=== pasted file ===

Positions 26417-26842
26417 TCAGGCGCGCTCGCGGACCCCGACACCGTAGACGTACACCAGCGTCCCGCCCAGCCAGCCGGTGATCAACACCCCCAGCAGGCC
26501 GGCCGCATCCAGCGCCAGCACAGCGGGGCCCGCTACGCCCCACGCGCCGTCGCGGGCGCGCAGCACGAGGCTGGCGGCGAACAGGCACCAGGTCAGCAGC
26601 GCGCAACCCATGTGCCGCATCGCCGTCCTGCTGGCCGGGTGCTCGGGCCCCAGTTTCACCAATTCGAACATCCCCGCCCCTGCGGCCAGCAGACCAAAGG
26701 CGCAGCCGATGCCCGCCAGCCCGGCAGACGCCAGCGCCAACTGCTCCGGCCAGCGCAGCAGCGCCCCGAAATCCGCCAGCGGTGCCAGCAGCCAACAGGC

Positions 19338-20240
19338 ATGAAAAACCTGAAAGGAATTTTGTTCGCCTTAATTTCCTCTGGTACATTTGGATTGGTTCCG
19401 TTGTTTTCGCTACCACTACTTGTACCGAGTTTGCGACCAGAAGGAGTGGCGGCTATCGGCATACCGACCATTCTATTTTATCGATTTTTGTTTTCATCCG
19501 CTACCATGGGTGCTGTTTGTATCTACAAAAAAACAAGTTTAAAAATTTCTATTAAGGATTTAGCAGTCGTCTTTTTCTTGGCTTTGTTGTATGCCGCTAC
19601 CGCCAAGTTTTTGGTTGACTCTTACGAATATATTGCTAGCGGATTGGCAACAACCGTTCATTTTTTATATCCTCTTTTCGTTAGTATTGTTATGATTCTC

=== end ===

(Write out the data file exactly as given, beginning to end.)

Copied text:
Positions 26417-26842
26417 TCAGGCGCGCTCGCGGACCCCGACACCGTAGACGTACACCAGCGTCCCGCCCAGCCAGCCGGTGATCAACACCCCCAGCAGGCC
26501 GGCCGCATCCAGCGCCAGCACAGCGGGGCCCGCTACGCCCCACGCGCCGTCGCGGGCGCGCAGCACGAGGCTGGCGGCGAACAGGCACCAGGTCAGCAGC
26601 GCGCAACCCATGTGCCGCATCGCCGTCCTGCTGGCCGGGTGCTCGGGCCCCAGTTTCACCAATTCGAACATCCCCGCCCCTGCGGCCAGCAGACCAAAGG
26701 CGCAGCCGATGCCCGCCAGCCCGGCAGACGCCAGCGCCAACTGCTCCGGCCAGCGCAGCAGCGCCCCGAAATCCGCCAGCGGTGCCAGCAGCCAACAGGC

Positions 19338-20240
19338 ATGAAAAACCTGAAAGGAATTTTGTTCGCCTTAATTTCCTCTGGTACATTTGGATTGGTTCCG
19401 TTGTTTTCGCTACCACTACTTGTACCGAGTTTGCGACCAGAAGGAGTGGCGGCTATCGGCATACCGACCATTCTATTTTATCGATTTTTGTTTTCATCCG
19501 CTACCATGGGTGCTGTTTGTATCTACAAAAAAACAAGTTTAAAAATTTCTATTAAGGATTTAGCAGTCGTCTTTTTCTTGGCTTTGTTGTATGCCGCTAC
19601 CGCCAAGTTTTTGGTTGACTCTTACGAATATATTGCTAGCGGATTGGCAACAACCGTTCATTTTTTATATCCTCTTTTCGTTAGTATTGTTATGATTCTC